This post contains SPOILERS for The Last Jedi
Star Wars: The Last Jedi writer/director Rian Johnson has provided his explanation for Luke Skywalker’s first scene in the movie, which came as a surprise to some viewers. The Force Awakens was all about the Resistance’s attempt to find the missing Luke, who went into self-imposed exile on the remote planet Ahch-To following Ben Solo’s transformation into Kylo Ren. J.J. Abrams ended that installment with the now-epic image of Rey holding out the Skywalker family lightsaber to its former owner, asking the galaxy’s greatest hero to rejoin the fight. As we all know, the credits rolled before Luke spoke a word.
Johnson picked up just moments from where Episode VII left off, meaning after two years of build-up and anticipation, fans were finally going to witness the first conversation between the two Force users. Upon being handed his old weapon, Luke still remained silent, tossing it over his shoulder and off the cliff, much to the shock of Rey. After hearing stories of the Jedi’s exploits throughout her youth on Jakku, this was far from what she expected, and that was the intent of Johnson.
In an interview with Collider, the filmmaker broke down Luke’s opening moments, saying it was the only “honest” reaction Skywalker could have, considering he felt it was best to remove himself from the fight his friends are battling:
“So, that leads you down a really specific path in terms of where his head is at. And if he’s done that and if he’s made this huge Herculean effort to pull himself out of the fight, to hide in, like he says, ‘The most unfindable place in the galaxy,’ it took an entire movie for the most heroic, smartest people in the galaxy to even find him, he’s put himself away. Then some kid shows up that he doesn’t know and shoves this thing that is everything that he has made this huge effort to step away from into his face with this look in her eyes of expectation like, ‘Here you go,’ and what is he going to do? Take it and say, ‘Great. Let’s go save the galaxy.’ He’s made this choice. He’s there for a reason. I knew it was going to be shocking, but I did it because it felt like, obviously it’s a dramatic expression of it, but it’s an expression of honestly the way that he is going to react to that moment.”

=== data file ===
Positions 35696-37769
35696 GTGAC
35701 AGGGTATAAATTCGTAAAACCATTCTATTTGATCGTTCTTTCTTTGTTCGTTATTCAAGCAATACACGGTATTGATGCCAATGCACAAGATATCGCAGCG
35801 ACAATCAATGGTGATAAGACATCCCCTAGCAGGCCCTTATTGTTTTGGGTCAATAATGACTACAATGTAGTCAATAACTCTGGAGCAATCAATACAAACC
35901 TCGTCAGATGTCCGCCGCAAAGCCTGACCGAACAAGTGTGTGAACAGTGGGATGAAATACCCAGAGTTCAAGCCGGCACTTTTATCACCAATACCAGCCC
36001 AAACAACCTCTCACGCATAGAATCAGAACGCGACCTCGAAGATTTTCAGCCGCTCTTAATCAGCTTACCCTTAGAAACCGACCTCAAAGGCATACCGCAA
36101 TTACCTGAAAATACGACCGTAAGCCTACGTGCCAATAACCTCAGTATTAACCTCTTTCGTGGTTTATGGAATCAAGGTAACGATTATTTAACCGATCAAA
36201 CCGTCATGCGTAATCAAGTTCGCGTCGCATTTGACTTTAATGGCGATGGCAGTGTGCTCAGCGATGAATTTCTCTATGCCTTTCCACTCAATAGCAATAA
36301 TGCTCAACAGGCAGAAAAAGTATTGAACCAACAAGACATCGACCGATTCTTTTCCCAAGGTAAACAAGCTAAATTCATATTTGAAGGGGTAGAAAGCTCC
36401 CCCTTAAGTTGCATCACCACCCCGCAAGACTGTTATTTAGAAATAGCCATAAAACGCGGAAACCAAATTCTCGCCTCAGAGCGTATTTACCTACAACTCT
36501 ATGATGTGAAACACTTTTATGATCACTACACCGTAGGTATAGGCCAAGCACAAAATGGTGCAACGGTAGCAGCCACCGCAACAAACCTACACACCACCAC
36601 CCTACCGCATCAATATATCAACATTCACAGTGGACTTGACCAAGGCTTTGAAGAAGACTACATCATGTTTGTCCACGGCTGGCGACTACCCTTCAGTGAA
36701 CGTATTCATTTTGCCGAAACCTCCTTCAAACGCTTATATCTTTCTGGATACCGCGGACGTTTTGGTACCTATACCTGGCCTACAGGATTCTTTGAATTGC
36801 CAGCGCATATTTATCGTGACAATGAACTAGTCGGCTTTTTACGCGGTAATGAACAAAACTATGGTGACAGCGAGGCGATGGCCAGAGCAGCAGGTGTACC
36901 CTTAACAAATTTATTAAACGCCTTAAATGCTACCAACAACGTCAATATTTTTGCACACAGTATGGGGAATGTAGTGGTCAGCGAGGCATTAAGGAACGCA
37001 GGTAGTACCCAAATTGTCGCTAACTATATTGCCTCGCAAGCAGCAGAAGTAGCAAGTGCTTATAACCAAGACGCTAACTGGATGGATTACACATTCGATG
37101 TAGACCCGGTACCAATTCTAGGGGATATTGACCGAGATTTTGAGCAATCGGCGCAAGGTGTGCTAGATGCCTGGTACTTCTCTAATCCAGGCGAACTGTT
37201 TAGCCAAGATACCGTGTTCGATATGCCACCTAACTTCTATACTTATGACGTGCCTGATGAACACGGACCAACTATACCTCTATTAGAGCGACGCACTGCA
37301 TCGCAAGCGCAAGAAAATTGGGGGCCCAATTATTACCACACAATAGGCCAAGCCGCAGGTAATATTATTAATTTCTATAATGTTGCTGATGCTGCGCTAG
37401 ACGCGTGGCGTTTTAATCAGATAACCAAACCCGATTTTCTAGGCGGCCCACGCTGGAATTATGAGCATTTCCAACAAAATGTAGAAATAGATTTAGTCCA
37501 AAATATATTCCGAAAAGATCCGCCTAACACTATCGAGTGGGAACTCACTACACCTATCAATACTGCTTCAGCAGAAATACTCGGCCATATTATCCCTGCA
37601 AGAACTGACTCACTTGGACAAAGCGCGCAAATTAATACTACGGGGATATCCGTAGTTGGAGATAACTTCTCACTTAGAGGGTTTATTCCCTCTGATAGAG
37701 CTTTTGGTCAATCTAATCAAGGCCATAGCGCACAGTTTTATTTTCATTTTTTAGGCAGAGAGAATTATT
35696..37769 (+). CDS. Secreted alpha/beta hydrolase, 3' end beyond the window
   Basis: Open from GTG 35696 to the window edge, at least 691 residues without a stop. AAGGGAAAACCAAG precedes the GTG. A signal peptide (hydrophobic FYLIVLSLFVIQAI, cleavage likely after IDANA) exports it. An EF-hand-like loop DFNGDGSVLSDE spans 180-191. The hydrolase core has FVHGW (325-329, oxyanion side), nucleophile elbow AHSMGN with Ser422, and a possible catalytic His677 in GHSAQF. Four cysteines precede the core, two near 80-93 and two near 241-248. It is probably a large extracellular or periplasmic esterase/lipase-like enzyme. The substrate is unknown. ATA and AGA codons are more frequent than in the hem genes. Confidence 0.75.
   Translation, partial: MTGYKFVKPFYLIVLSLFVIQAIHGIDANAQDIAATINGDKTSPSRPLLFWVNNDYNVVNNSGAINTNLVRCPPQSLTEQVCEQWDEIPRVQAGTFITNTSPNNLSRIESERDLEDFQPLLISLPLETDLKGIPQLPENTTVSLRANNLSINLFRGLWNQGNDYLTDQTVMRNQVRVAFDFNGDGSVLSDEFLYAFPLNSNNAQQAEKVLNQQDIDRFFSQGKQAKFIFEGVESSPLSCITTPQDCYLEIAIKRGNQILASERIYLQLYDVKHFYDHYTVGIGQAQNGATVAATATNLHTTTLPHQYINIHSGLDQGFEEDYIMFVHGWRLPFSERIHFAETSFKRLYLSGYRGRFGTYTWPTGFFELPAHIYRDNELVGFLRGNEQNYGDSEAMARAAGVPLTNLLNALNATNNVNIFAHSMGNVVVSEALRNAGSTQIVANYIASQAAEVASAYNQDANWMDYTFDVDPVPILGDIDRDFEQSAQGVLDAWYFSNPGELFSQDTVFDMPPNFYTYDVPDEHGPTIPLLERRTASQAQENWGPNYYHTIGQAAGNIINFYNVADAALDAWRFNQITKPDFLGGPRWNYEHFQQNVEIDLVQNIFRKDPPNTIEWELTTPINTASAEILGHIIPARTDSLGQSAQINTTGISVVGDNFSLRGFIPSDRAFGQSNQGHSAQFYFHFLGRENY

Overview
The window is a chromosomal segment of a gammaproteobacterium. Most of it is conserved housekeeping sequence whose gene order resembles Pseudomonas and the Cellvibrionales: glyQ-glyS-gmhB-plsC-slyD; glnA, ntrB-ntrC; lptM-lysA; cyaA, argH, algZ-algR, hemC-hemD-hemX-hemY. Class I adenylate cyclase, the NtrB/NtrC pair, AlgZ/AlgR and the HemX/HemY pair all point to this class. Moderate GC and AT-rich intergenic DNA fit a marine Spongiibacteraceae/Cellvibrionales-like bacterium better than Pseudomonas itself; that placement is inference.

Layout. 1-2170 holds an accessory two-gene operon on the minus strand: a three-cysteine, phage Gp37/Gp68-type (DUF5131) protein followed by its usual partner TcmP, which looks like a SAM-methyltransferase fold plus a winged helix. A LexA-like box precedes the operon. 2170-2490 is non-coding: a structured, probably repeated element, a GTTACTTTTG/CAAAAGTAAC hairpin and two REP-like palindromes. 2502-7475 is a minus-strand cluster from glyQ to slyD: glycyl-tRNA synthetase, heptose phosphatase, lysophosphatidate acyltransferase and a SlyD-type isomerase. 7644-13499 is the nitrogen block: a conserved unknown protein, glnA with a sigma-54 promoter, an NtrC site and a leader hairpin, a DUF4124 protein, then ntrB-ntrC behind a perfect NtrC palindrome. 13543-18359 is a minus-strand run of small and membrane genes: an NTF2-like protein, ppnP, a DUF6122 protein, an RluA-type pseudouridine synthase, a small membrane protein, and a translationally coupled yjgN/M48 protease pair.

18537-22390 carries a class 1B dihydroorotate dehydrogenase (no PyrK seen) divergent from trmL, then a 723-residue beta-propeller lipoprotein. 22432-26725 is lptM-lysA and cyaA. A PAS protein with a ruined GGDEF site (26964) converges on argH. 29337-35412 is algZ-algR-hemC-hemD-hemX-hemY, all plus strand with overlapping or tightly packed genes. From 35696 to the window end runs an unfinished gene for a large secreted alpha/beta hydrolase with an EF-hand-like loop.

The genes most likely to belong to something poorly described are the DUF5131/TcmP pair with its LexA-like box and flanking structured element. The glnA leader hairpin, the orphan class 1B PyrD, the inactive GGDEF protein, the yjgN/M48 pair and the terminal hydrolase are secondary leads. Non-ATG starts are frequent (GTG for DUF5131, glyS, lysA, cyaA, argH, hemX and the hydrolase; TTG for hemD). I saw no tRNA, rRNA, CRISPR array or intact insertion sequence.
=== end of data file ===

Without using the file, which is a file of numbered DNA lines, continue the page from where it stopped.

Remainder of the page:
Johnson isn’t lying when he said this was shocking, but it definitely fit where the character of Luke was at the beginning of the film. As Skywalker says, he came to Ahch-To to die, feeling that he, nor the “Jedi way” would be of any help in the war against the First Order. The flashbacks peppered throughout the film shed further light on Luke’s decision, revealing in a moment of weakness, he contemplated murdering his own nephew when he sensed the dark side had taken Ben over. It’s no wonder why Luke went flying off to a place where he thought he’d go undiscovered, and all this set up a rather compelling arc. The Last Jedi‘s finale features Luke’s awe-inspiring self-sacrifice, as he projects himself from across the galaxy to the battlefield on Crait to allow the Resistance to escape certain doom. If Luke was ready to answer the call from the get-go, his final moments wouldn’t have been nearly as powerful.
Though The Last Jedi is definitely not an Empire Strikes Back retread, Luke’s saber toss and daily routine sequence call to mind Yoda on Dagobah. A younger Luke had expected to find a “great warrior” on the swamp world, only to learn the one he’s looking for is a frail alien. It was one of the smartest expectation subversions in Star Wars, and Luke on Ahch-To was keeping with that spirit. Much like Rey, the audience was stunned to see Skywalker have no regard for his friends’ plight, but there’s no denying it was an effective way of establishing his mindset and to show moviegoers this Luke was quite different from the one we remember.
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